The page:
Archive for June, 2012

Westonbury bottle dome

The glass bottle domed fernery by the old mill stream at Westonbury Mill, Herefordshire

The further you get into the darkest researches of the English countryside, the more likely you are to encounter the sort of enterprising  Englishman with the imagination and the land to build himself a modern folly.

Richard Pim is just such a fully fledged English eccentric. At the Westonbury Mill Water gardens near the village of Pembridge in the Welsh Marches, he has laid out  the 3 ½ acre garden, around the tangle of streams and ponds behind the old corn mill, with exuberant plants and a range of follies to delight and amuse his visitors.


Westonbury domeInside

Sunlight streams through the glass inside the Fernery

The follies include a Dome fernery made from wine bottles – nicknamed the blotto-grotto – and a castellated Stone Tower, which spurts jets of water from its three gargoyles. (Water is pulled up the tower from the mill stream by a water wheel to a tank and then on reaching the set level, ‘flushes’ out of the gargoyle’s mouth.)

Westonbury stoneTower1


There is also a thatched African Summer House and a Spiral Mound. Spiral Mound began as a muddy mini-mountain built from the spoil from the canal. It now forms a focal point of the Wild Flower Meadow, climbed by a grass path and gives a splendid view over the meadows.


Westonbury oakTower3


Mr Pim’s latest folly is the Oaken Tower, built by a local half-timbering specialist which overlooks the garden and has a first floor viewing platform and is nearing completion.

The tower has a watery theme, with a broad shaft up the centre displaying the mechanism of the water powered clock and singing bird – in effect a huge cuckoo clock!

In an update on his website Mr Pim reports “I am now working on parts of the water powered clock and singing bird mechanism. The musical part is being made by a friend who restored the Renaissance singing birds at the Villa d’Este – it should be fun! “

And that is of course the whole point of a folly – above all it should be fun.

Get along there and visit them this summer. The Westonbury Mill Water Gardens are open every day until the end of September. http://www.westonburymillwatergardens.com/index.html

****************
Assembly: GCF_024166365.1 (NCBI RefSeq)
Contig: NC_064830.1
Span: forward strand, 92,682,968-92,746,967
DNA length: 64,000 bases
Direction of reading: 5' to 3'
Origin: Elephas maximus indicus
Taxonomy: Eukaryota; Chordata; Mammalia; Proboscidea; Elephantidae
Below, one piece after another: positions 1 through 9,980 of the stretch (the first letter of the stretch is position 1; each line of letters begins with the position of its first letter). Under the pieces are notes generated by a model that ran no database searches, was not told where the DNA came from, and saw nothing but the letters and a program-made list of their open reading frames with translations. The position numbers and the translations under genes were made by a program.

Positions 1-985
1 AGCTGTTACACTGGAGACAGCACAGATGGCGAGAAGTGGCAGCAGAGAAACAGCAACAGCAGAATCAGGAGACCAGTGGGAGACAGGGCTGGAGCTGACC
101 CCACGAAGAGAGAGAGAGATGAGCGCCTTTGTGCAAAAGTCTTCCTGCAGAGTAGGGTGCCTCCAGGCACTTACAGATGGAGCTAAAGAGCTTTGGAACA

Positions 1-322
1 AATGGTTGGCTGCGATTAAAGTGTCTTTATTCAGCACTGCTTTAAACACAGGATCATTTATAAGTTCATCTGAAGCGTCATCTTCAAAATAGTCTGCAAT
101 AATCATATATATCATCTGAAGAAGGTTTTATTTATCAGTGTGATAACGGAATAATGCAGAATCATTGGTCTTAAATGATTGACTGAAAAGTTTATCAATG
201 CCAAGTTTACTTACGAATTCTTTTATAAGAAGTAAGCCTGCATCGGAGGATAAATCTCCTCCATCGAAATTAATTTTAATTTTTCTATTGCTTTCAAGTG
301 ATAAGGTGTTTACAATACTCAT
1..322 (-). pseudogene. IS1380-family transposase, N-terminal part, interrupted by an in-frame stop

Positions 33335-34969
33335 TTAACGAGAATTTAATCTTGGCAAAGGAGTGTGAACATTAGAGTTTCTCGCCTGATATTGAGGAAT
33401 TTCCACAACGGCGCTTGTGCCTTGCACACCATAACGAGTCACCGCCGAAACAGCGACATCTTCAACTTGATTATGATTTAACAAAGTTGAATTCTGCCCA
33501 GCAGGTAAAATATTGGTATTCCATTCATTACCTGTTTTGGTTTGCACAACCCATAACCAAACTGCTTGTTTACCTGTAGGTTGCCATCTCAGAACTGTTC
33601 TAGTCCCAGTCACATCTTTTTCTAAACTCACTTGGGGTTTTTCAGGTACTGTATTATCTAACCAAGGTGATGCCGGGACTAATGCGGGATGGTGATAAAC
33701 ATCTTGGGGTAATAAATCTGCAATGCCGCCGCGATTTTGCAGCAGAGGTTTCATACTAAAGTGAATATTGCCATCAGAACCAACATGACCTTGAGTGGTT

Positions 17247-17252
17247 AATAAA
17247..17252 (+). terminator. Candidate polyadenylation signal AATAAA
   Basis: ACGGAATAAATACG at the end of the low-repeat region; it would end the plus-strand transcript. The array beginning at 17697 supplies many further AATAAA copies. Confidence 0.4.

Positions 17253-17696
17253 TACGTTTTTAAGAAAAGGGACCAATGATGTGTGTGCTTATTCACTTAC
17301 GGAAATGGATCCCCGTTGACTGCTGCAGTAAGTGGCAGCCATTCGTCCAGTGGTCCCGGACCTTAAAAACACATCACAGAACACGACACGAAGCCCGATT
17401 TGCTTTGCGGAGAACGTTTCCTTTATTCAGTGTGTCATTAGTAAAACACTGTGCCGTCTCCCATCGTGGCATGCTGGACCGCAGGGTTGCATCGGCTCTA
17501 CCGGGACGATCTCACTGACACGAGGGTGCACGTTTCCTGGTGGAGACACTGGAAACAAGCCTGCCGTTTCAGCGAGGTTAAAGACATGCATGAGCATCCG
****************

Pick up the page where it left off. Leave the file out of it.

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A Low Impact Woodland Home - Simon Dale (1)

Who has not at some time hankered after a Hobbit Hole? The peace, the seclusion of life in the shire? Well if you have a reasonably large garden or back yard, this dream can now be yours. There are several versions of the Hobbit Home on offer but this is a particularly attractive version. It was built by Simon Dale and his father in law in Wales, as a low impact woodland home, with only a little help from their friends using mostly materials found on site – and  it cost a princely 3000 pounds sterling.

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A Low Impact Woodland Home - Simon Dale (14)



A Low Impact Woodland Home - Simon Dale (2)

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Follies have been a bit thin on the ground lately but now comes news of one designed to cheer up folly builders everywhere. Forget the euro and feast your eyes on this:




Heinz Schönewolf, a retired bricklayer and his wife Hildegard from Dudweiler, Germany, have spent the last 37 years building a 350 square-foot fairy tale castle, right in their own backyard. The 15-meter-high and 15-meter-wide Schönewolf Castle features towers, battlements, narrow pathways, a charming Rapunzel room and even an 18,000 litre aquarium in the basement. Note too the many gnomes scattered liberally around the ramparts.

Like all the best follies, it started small but then took on a life of its own. Schönewolf told German newspaper Bild that his beautiful backyard castle started out as a simple retaining wall that he simply kept embellishing over the years. The German couple estimate they’ve spent about €50,000 on the castle so far

Ever since he started work on it, in 1975, Heinz has spent every single day making his castle better, and his wife Hildegard says they never even went on a holiday, only to visit her husband’s mother, in Hessen. Well a man needs a hobby after all.

Although he says the backyard castle will never really be finished, because he always wants to add new things, Heinz has already opened it up for public visits, free of charge.

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